Network for Quality, Productivity and Competitiveness -Nepal
( Creating value through Quality )


August 4th, 2019

Learning and Sharing Program – 8

8th Learning and Sharing Program of NQPCN
Topic: Quality Monitoring and Result Measurement – Sahaj Experience
Presenter: GB Banjara
Date: 4th August, 2019
Sahaj, also known as the Nepal Agricultural Market Development Programme (NAMDP), aims to facilitate increased engagement of smallholder farmers, especially women-led production units and people from disadvantaged backgrounds, in commercial agriculture. The project does this by making markets more accessible to smallholders, which allows them to improve their competitiveness and income from farming. It adopts an ‘Inclusive Markets’ approach, commonly referred to as the Making Markets Work for the Poor (M4P) or Market Systems Development (MSD) approach. Sahaj partners with different market actors and enables them to take the lead in co-designing innovative business models and implementing activities that increase farm-productivity and boost the marketing potential of the crops or livestock supplied by the poor farmers.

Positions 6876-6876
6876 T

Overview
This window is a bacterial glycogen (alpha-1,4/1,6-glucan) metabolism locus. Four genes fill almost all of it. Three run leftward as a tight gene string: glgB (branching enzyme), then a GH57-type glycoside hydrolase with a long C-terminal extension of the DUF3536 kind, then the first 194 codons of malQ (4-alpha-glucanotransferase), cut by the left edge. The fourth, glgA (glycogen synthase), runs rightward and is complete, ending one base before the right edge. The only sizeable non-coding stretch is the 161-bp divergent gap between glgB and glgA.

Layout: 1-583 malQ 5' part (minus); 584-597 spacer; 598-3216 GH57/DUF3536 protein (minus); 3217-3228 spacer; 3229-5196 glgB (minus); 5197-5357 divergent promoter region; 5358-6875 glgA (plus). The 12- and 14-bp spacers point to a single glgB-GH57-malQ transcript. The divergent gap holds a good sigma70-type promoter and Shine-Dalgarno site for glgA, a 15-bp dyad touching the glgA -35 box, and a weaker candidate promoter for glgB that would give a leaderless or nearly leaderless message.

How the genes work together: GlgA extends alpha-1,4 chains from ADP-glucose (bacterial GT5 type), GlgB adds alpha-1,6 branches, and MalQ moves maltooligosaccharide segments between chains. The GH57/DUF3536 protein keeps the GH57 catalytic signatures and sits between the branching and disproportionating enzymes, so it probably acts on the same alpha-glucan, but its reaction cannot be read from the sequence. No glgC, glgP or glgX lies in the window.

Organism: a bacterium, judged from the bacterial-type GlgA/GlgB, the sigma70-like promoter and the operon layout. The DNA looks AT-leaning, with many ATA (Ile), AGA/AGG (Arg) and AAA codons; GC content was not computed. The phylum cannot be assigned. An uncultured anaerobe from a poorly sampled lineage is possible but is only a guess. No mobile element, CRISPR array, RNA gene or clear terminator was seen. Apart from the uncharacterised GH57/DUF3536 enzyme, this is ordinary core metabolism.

It works on three core sectors – goat, maize and vegetable – and two cross-sectors – crop protection and post-harvest. The cross-sectors, which focus on reducing crop-loss and adding value after production, have an impact across the Sahaj core sectors as well as other relevant agricultural sectors. The sectors were selected based on their growth potential, potential to increase income of the poor farmers and feasibility of conducting systemic interventions.  A cross-cutting theme across the programme includes Gender and Social Inclusion (GESI), which focuses on creating opportunities for poor smallholder farmers, women and disadvantaged groups. Another cross-cutting theme includes Sahaj’s work in enabling agri-business environment at the national and sub-national level.

Results of the Project, 2018

  • Sahaj has benefited 8,950 farming households up until December 2018, out of which 4,300 are Disadvantaged Groups (DAGs) and 3,580 women-led production units.
  • As of December 2018, Sahaj has collaborated with 58 partners.
  • Sahaj partners have agreed to co-invest 56% of the total cost of collaboration up until December 2018.
  • Sahaj has 39 innovative business models with its partners up until December 2018.
  • The intervention partners of Sahaj have activities in 53 districts as of December 2018.